SLCs trial smartphone app to improve assistance at stations

Sight Loss Councils (SLCs) are working with Govia Thameslink Railway (GTR) to trial an app that connects blind and partially sighted people to a remote advisor to improve assistance in railway stations. The advisor then uses the passenger’s smartphone camera to guide them quickly around the station, to a member of staff.

Passengers at Brighton, Stevenage, London Blackfriars and East Croydon can now ask an advisor speaking to them on their phone to help them with anything from checking the departure board and locating a platform, to finding a member of staff, ticket machine or toilet.

GTR will cover the cost of the service in these four stations taking part in the trial*. The app is named Aira and can be downloaded on the Apple App and Google Play stores.

Sight Loss Councils

Our regional groups of blind and partially sighted volunteers, known as Sight Loss Councils, are supporting trials of the app.

A key priority for SLCs is access to public transport, so everyone can travel independently and safely. This is because 65 per cent of blind and partially sighted (BPS) respondents told SLCs that access to public transport mattered to them the most. This research formed part of the Thomas Pocklington Trust and Sight Loss Councils’ Listening Month campaign.

Members of London and SW London SLCs standing in the concourse by the platforms at London Blackfriars. From left to right: Haren, Amrit, Vidya, Vicky, Engagement Manager, Lucy Williams, SLC member Mary, Denise, Sophie, Accessibility Improvement Manager for GTR, and the Blackfriars Station Manager.

London and South West London SLC members with GTR’s accessibility improvement manager and Blackfriars’ railway station manager

Govia Thameslink Railway

GTR’s Accessibility Lead, Carl Martin, said about the trial:

“We want everyone to have the confidence to travel with us, no matter what their disability or need for assistance, so we’re always on the lookout for innovative ways to improve.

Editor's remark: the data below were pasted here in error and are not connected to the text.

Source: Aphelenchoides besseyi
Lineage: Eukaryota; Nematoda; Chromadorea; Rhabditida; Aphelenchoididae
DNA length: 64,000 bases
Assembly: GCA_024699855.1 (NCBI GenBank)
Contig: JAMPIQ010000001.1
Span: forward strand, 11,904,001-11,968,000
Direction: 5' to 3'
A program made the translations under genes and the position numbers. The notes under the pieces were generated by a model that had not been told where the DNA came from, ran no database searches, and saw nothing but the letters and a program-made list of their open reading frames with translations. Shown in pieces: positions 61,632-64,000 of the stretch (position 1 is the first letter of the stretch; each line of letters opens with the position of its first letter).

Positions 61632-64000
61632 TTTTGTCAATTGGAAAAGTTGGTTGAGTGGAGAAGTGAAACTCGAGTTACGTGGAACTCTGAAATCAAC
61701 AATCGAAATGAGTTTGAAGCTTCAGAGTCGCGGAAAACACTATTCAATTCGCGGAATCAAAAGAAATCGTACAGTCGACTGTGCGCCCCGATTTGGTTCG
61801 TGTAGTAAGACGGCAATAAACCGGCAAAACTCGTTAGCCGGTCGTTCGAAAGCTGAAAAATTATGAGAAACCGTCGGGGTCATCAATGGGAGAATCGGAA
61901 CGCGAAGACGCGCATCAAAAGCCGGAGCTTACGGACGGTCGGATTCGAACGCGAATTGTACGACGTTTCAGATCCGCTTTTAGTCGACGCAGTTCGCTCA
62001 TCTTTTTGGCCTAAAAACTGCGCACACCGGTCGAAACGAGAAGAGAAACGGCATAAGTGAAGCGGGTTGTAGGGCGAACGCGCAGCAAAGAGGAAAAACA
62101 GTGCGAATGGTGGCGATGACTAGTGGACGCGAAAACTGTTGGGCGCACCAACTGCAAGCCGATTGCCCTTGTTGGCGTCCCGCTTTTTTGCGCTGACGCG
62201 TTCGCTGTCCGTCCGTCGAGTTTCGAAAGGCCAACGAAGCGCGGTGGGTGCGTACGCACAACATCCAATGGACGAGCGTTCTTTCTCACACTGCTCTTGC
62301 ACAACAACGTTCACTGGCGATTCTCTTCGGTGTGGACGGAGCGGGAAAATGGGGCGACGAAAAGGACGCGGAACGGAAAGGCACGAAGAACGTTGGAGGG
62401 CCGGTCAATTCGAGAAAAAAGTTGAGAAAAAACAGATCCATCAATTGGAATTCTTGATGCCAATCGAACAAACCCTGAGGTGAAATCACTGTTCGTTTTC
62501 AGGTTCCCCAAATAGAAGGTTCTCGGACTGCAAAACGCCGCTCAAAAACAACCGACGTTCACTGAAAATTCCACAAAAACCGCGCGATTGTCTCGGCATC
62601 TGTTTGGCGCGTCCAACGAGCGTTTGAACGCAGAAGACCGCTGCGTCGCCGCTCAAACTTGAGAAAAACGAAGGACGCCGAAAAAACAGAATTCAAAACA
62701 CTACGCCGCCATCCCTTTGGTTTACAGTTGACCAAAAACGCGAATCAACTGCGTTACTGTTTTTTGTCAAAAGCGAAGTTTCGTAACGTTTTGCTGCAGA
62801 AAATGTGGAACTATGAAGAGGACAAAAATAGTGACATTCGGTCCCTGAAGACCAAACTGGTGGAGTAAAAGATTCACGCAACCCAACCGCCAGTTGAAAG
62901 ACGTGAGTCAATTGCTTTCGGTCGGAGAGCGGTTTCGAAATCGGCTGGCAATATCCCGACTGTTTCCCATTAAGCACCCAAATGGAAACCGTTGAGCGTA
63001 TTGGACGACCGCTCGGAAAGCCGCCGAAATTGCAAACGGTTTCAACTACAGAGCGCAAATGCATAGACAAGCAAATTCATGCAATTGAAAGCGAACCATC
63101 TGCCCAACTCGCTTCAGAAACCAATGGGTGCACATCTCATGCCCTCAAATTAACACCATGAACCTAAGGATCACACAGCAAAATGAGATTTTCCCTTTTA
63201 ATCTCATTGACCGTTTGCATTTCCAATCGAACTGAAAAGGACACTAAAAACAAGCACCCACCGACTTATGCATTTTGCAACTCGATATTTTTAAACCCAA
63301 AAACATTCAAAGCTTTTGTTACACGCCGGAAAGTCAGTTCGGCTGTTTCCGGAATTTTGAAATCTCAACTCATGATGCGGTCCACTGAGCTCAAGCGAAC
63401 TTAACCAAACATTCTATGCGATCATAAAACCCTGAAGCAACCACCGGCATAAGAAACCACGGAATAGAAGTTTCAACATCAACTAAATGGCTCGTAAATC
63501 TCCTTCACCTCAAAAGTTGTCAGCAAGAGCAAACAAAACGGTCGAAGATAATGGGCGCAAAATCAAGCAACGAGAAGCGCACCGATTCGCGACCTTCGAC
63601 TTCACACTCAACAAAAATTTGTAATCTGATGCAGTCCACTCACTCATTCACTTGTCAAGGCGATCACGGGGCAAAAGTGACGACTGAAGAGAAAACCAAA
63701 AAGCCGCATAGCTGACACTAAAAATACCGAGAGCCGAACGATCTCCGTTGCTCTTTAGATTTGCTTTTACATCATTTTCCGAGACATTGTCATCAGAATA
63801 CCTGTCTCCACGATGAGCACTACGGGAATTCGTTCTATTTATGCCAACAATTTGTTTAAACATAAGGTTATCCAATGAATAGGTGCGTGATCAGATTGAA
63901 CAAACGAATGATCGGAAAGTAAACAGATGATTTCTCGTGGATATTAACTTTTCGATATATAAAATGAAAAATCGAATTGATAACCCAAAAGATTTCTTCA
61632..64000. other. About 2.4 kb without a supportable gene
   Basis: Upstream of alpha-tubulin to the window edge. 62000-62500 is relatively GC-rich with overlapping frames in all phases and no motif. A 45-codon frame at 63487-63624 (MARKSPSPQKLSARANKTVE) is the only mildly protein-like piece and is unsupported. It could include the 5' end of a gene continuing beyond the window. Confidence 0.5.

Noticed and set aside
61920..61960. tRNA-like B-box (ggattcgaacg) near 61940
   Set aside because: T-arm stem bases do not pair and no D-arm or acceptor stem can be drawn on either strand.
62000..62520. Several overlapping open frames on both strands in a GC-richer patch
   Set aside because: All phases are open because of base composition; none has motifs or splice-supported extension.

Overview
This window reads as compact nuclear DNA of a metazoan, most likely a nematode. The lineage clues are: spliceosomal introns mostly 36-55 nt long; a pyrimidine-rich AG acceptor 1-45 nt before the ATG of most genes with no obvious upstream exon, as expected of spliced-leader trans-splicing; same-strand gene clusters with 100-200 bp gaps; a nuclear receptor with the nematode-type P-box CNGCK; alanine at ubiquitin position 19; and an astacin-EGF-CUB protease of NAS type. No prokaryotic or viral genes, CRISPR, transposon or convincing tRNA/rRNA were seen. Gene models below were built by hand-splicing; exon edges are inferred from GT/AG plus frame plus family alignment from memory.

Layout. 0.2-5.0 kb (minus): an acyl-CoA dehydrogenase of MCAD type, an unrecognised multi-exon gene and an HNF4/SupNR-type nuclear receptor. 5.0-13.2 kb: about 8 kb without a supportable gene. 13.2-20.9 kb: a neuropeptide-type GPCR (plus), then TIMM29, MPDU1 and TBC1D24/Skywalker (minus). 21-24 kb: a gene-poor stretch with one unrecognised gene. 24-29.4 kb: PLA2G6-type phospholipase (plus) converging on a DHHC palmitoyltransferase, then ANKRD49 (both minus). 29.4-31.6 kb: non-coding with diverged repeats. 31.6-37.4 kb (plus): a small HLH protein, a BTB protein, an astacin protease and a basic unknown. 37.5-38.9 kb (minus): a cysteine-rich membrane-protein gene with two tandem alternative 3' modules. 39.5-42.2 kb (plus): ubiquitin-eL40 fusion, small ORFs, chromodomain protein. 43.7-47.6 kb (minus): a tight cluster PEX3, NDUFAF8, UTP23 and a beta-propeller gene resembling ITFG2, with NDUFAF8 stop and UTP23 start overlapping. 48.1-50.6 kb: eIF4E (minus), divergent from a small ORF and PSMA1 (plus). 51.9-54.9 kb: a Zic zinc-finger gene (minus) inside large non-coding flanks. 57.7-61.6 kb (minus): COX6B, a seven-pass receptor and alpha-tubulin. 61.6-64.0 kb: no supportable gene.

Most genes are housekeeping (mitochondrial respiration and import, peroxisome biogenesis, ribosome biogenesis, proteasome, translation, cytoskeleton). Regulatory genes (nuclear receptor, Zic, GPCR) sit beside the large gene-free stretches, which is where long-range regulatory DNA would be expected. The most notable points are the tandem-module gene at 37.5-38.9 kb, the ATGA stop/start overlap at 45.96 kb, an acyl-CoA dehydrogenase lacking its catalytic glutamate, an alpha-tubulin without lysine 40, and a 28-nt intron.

“All our staff are trained to assist our customers, whatever their needs. We hope this app can improve the support we already offer blind and partially sighted customers to put them in control of their journeys.”


Sight Loss Council feedback

London Sight Loss Council member and volunteer Vidya said ahead of the trials:

“It is so important to make transport accessible for our blind and partially sighted community as we are heavily reliant on public transport for our daily life and to access social and work opportunities. Making transport accessible enables us to be more confident, safe, active and independent.”

On trialling the app at London Blackfriars on Monday 12 June, she added:

“This could be life changing. It’s just that confidence boost knowing there’s someone on the end of the phone who won’t leave you until you are safe. They did get me where I wanted to go. They were patient and super helpful. It was very, very good.”


Vidya, London SLC member, is walking along a platform at London Blackfriars. She is holding her phone up in one hand and using her long cane in the other. She is smiling.

London SLC member, Vidya, trialling the Aira app at London Blackfriars railway station


London Sight Loss Volunteer Amrit, who was guided to the ticket office and the lift during a trial at Blackfriars station, added:

“It was absolutely amazing! For some this could be absolutely life changing, liberating.”



East Sussex SLC member Linn said: